The so-called "Rebsamen" Law No. 2015-994 of August 17, 2015 amended the rules and the scope of the so-called unified personnel delegation ("DUP"). French Decree No. 2016-345 of March 23, 2016 completed this reform (I). From a practical standpoint, the new DUP, which remains voluntary, should be used carefully and in priority within companies with a limited headcount (II).

I. The new "DUP" 

The DUP resulting from the Rebsamen Law now allows companies with fewer than 300 employees to combine the personnel delegates ("DP"), works council ("CE") and Hygiene, Safety and Work Conditions Committee (so-called "CHSCT") within a single body 1 . Previously, this was possible only for companies with fewer than 200 employees and related only to the DPs and CE.

Companies now have the opportunity to set up this revised DUP when DPs, CEs or CHSCTs are initially put into place or when the membership of one of these bodies is renewed. Upon such renewal, the terms of office of the current members would be extended or reduced up to a limit of two years, so that such terms coincide with the date of the implementation of the revised DUP 2 .

The Rebsamen Law also provides for the possibility, for permanent and alternate members, to divide the hours which may be legally devoted to their representation tasks (so-called “delegation hours”, which vary according to the headcount) among themselves, up to a limit of one and half times the monthly allocation of hours that is usually granted, but also to accrue such hours up to a duration of 12 months 3 .

Within the revised DUP, the personnel delegates, works council and CHSCT retain all of their powers. The three representative bodies therefore have not been merged into one but the attributions of the three mandates have been granted to the same elected employees. The DUP thus enables to transfer to a single person the different personnel representative mandates and accordingly to reduce the number of representatives, who are considered "protected" employees benefiting from a certain protection against dismissal 4 .

The new DUP meets at least once every two months (instead of once a month as previously), convened by the employer. Up to three meetings per year may be held by videoconference 5 . A single opinion is to be rendered by the DUP in the same time frame as that which applies to the works council, i.e. within one month as from the disclosure by the employer of the relevant information 6 , failing which the DUP will be deemed to have rendered a negative opinion.

The Rebsamen Law finally provides that if the DUP members request an expert investigation in regard to matters for which both the CE and the CHSCT are competent, there will be a single expertise, as opposed to two separate ones 7 .

If the employer's headcount falls below 50 employees, the DUP would automatically cease to exist, without the need to obtain authorization from the French labor authorities (so-called "DIRECCTE"), as was the case previously. The personnel delegates would carry out their own attributions until the end of their mandate if the headcount is at least 11 employees.

II. A simplified mechanism for social dialogue, to be used cautiously 

The ambition displayed by the Minister of Labor, Mr. Rebsamen, was to simplify, while maintaining, the functioning of the personnel representative bodies, especially for small companies.

In practice, the new DUP should simplify social dialogue within small companies and enable more efficient exchanges, notably on transversal issues which prior required parallel consultations with the CE and CHSCT (for example, on working conditions or restructuring plans). Article L. 2326-5 of the French Labor Code effectively provides for a common agenda for each meeting. The meetings are no longer monthly — as before as regards to the works council — but every two months, bearing in mind that at least four of these meetings must, all or partially, deal with matters falling within the scope of the CHSCT's powers ( i.e. , work conditions) 8 . The calendar for meetings is thus substantially reduced. This simplified functioning should enable better social dialogue and allow the employer and personnel representatives to focus overall on more strategic and real issues, instead of segmenting the discussions according to the representative body.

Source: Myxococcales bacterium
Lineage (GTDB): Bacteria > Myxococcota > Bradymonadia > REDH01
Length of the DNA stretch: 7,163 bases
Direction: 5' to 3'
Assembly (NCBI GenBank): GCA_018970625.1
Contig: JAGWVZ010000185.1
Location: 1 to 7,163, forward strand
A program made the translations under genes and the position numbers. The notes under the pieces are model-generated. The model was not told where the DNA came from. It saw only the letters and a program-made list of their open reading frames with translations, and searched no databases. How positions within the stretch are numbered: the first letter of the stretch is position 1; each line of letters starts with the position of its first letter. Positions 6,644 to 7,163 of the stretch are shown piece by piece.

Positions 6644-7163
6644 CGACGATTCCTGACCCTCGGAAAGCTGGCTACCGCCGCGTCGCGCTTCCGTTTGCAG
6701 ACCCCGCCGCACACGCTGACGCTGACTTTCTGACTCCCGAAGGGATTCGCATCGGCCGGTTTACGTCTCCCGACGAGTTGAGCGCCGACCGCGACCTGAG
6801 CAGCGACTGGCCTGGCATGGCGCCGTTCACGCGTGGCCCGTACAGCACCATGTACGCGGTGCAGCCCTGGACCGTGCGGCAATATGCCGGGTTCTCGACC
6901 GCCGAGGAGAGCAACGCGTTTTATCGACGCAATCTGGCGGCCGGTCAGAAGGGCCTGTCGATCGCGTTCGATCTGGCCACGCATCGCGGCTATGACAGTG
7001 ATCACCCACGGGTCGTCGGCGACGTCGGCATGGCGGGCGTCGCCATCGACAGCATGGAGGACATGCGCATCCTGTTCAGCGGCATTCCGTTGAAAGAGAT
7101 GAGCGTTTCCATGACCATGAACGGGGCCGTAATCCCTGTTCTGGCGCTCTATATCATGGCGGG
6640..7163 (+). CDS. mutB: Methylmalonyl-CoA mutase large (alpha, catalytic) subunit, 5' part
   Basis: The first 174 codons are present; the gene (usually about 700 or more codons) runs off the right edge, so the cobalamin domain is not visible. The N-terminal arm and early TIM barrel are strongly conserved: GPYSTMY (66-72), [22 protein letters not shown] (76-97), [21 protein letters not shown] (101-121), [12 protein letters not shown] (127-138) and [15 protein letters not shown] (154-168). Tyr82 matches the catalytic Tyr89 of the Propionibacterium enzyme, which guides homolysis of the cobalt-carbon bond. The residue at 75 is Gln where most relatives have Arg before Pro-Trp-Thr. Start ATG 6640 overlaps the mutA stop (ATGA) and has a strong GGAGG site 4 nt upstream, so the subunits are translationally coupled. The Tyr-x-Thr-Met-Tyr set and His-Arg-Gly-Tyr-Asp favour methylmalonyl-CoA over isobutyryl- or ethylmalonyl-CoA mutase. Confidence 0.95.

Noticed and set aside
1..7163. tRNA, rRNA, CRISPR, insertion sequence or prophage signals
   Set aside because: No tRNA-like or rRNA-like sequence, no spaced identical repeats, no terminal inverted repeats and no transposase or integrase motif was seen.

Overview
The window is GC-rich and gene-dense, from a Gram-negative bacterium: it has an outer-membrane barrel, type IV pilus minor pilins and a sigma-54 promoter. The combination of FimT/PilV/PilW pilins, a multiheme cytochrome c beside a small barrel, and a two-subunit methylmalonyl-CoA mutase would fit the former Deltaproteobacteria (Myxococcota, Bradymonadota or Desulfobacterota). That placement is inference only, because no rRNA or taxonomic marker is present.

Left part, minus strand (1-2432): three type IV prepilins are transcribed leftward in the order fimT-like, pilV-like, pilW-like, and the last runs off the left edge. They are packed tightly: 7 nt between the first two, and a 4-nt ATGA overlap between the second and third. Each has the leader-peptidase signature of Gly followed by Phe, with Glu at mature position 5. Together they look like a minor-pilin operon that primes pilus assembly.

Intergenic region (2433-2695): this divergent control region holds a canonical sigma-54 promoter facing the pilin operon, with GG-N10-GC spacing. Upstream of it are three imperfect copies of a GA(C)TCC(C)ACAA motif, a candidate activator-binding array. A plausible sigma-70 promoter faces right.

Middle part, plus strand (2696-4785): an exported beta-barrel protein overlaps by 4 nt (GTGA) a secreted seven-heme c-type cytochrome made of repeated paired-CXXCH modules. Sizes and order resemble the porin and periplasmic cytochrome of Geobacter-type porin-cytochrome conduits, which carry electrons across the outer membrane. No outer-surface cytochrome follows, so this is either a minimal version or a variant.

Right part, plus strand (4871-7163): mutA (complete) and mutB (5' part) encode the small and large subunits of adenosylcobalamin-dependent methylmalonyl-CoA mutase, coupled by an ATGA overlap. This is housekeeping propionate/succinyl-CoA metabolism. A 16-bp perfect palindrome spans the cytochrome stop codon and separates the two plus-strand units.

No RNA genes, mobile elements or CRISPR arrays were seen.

Such benefits should however be tempered, especially for companies with more than 150 employees in which the organization of meetings can in practice be complex. The Decree of March 23, 2016 has significantly increased the number of representatives attending the meetings, with companies having between 250 and 299 employees now being required to organize meetings with 24 elected representatives (12 permanent and 12 alternate) 9 . Similarly, organizing grouped meetings every two months instead of monthly will likely increase the number of topics on the agenda and, therefore, the duration of the meetings themselves, which may well complicate the holding of the meetings in practice. All the more so since the grouping of the 17 former yearly information consultation requirements into three big consultation topics 10 raises a number of practical questions in terms of agenda and could trigger lengthy consultations.

Moreover, because there will be fewer meetings, secondary issues which relate to day-to-day employee issues and sometimes enabled to improve labor relations may well not be added to the DUP meeting agendas, which could also have an impact on the social dialogue. Before deciding to put into place this new DUP, employers should therefore reflect on whether or not the new DUP will improve and facilitate the functioning and management of personnel representative bodies, and not block it, in light of the existing unions within their company.